1.1. Catalyst Identification: XRD pattern above of Kaolin shows Kaolinite major Al2(Si205)(OH)4 and Quarts low major SiO2. A minor which may be metakaolinite also appears in the figure. A typical zeolite synthesis can be obtained from clay (Myat Mon, 2003). The inactive structures of Silicon-Oxygen or Aluminium-Oxygen in kaolinite are difficult to be directly synthesized to zeolite. However, Zeolite can be obtained from Kaolinite by the addition of NaOH (Kaolinite / NaOH= 1:1.5 by weight) at 850˚C for a time frame of three hours.

Meso-Y (Mesoporous Y), SAPO-34 (Silicoaluminophosphate 34), and HY are examples of zeolite type that can be loaded on with catalyst support like nickel in a transformational process of waste oil to generate bio-jet fuel (Li, 2015). Mostly, synthetic zeolites are widely applied commercially. Zeolite structures of keen attentive interests are that of large pores zeolite. Large pore zeolites encompass of type X, Y, L and type omega and mordenite. These zeolites are used in hydrocarbon conversion catalysis (Htay and Mya Oo, 2008).

Hydrocarbon conversion most commonly use solid acid catalysts. Infrequently, Zeolite Y catalyst is most commercially used as catalyst because it exhibits a high concentration of active activity on an acid site. In 2017, Zongwei et al investigated a synthesis of zeolite NaY from kaolinite. HY can be prepared from NaY by ion exchange (Zongwei et al., 2017).

A catalyst active on acid site is by nature influenced mainly by the acid sites. For example, the figure below shows an NH3-TPD profile with the peak position relative to maximum temperature for different catalyst supports with various acidic strengths. The descending directive of acidity is HY > Al13-Mont > SiO2 (no acidity).

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Figure 2. NH3-Temperature Programming Desorption Profiles of Various Solid Supports (NH3-Temperature Programming Desorption is a strong tool for estimating the acidic property of a solid surface) (Yanyong et al., 2012).

2. Waste Cooking Oil (WCO): Characterization

Waste cooking oil or waste vegetable oil is used vegetable oil which doesn’t meet consumption appropriateness because of its elevated level of free fatty acids (FFA) concentration. A high FFA concentration greatly increases the production cost. Waste cooking oil is used to produce FAME type bio-diesel and additives for lubricating oil. Cooking vegetable oil can be sunflower oil, peanut oil or olive oil (Filho et al., 1993; Morais et al., 2010).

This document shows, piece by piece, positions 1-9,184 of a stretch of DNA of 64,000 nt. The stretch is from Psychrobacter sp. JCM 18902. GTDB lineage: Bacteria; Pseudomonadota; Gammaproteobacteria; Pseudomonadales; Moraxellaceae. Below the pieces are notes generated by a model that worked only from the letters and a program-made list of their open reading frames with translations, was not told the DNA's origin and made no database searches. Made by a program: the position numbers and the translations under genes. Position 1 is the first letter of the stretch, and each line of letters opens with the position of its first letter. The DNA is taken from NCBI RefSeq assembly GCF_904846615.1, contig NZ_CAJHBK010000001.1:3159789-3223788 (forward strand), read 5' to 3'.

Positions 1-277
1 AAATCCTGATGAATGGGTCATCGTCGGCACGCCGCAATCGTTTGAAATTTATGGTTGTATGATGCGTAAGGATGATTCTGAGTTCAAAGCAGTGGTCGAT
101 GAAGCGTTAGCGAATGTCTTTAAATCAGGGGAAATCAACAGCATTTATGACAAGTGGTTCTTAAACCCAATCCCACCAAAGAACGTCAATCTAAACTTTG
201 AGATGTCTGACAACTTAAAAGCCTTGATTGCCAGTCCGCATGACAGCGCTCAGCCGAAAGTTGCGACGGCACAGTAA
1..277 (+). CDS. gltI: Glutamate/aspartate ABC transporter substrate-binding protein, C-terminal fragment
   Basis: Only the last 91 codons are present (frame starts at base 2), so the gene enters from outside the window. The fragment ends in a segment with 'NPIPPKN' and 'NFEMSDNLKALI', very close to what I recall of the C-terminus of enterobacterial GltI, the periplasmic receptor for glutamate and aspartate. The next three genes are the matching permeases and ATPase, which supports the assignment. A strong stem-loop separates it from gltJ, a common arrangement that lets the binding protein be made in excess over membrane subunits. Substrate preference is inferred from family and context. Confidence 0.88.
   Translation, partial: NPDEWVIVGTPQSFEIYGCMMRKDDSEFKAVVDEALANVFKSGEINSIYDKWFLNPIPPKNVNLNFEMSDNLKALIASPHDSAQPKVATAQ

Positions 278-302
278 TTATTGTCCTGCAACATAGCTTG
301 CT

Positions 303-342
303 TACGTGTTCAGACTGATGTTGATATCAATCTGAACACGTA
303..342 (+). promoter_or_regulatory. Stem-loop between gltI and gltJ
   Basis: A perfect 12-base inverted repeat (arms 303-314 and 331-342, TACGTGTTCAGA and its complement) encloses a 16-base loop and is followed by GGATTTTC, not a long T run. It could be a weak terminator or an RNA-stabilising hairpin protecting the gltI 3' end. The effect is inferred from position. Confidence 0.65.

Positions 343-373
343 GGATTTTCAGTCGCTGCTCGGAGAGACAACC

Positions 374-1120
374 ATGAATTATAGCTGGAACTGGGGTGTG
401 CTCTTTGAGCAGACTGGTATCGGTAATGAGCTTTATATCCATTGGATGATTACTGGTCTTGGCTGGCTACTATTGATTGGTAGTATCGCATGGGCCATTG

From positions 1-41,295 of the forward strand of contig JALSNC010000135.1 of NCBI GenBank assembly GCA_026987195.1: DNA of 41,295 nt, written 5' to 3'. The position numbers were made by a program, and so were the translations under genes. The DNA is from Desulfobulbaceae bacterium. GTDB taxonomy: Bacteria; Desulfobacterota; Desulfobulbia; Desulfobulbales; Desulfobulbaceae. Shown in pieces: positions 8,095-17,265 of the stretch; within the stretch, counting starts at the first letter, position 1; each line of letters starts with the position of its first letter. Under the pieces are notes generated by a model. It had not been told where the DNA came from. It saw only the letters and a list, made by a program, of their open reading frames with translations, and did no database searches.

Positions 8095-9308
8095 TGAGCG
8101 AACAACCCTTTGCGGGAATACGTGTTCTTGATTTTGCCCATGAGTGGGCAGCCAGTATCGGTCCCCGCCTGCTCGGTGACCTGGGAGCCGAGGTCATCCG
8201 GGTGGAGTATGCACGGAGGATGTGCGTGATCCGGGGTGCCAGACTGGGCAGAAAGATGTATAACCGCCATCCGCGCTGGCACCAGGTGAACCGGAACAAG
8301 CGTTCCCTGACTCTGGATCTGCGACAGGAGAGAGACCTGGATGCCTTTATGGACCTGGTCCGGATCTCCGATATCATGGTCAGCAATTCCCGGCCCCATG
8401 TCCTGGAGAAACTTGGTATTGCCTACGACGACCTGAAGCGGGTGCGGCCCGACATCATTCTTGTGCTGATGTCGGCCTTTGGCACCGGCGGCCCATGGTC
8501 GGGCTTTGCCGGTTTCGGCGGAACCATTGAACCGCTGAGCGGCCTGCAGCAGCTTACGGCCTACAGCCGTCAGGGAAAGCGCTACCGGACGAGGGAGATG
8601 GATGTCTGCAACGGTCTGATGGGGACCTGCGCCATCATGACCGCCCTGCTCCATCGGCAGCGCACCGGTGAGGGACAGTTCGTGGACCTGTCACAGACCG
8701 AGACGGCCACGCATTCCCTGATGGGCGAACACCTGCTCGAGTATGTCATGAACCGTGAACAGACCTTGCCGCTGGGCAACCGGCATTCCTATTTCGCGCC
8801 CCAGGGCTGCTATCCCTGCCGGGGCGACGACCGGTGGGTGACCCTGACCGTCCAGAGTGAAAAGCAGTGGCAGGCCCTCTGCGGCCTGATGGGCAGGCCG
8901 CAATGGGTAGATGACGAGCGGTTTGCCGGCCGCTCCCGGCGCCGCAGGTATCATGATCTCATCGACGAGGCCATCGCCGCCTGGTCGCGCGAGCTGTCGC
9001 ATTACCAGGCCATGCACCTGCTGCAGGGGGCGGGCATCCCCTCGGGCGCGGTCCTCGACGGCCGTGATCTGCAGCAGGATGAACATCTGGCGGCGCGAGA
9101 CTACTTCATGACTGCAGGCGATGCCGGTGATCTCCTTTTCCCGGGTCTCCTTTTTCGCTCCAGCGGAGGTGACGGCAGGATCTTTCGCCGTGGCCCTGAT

Waste oil feedstock utilized for biofuel production is different from fresh cooking oil due to hydrolysis and oxidation. Hydrolysis and oxidation occur in frying of oil in the presence of heat and water. Fresh vegetable oil contains unsaturated hydrocarbons (Triglyceride). Triglyceride form Diglyceride, Monoglycerid and FFA when vegetable oil is subjected to thermal stress in frying or cooking process. This oil from frying and cooking is Waste Cooking Oil (WCO). A typical example of the configuration and dexterity of a used vegetable oil is specified in the table below.

Table 1: Composition and Properties of a Waste Vegetable oil (Yanyong et al., 2012)

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Fatty acid composition for used vegetable oil will be dominated by oleic (C18 structure) and linoleic acid (C18 structure). Waste cooking oil yields a lot of products over various catalysts during hydrotreatment. The hydrotreatment conversion will not decline after treatment reaction over each catalyst if lipids and free fatty acids are absent (Morais et al., 2010).

Product yield over catalysts include fuel gas (C1 + C2) (<1.0 weight %), liquid fuel (C5+ hydrocarbons) (82.1–84.0 weight %) and LPG (C3 + C4) (4.8–5.6 weight %) See Table 2. C5+ liquid hydrocarbons and C3 + C4 LPG fit profiles to meet an energy source for automobiles. Shown also in table 2 is Water (% proportional range yield: 7.7–8.0 weight %) included with COx (as CO and CO2, % proportional range yield: 3.2–3.4 weight %) which will produced similarly in the hydrotreatment process over various catalyst.

Propane in the formed LPG (C3 + C4) will occupy above 90 weight % over various catalysts. For the reason that all C=O bonds triglycerides are broken during the hydrotreatment process. Hence, propane is formed.

Table 2: Product Yield over Various Catalysts at Liquid Hourly Space Velocity LHSV (Yanyong et al., 2012)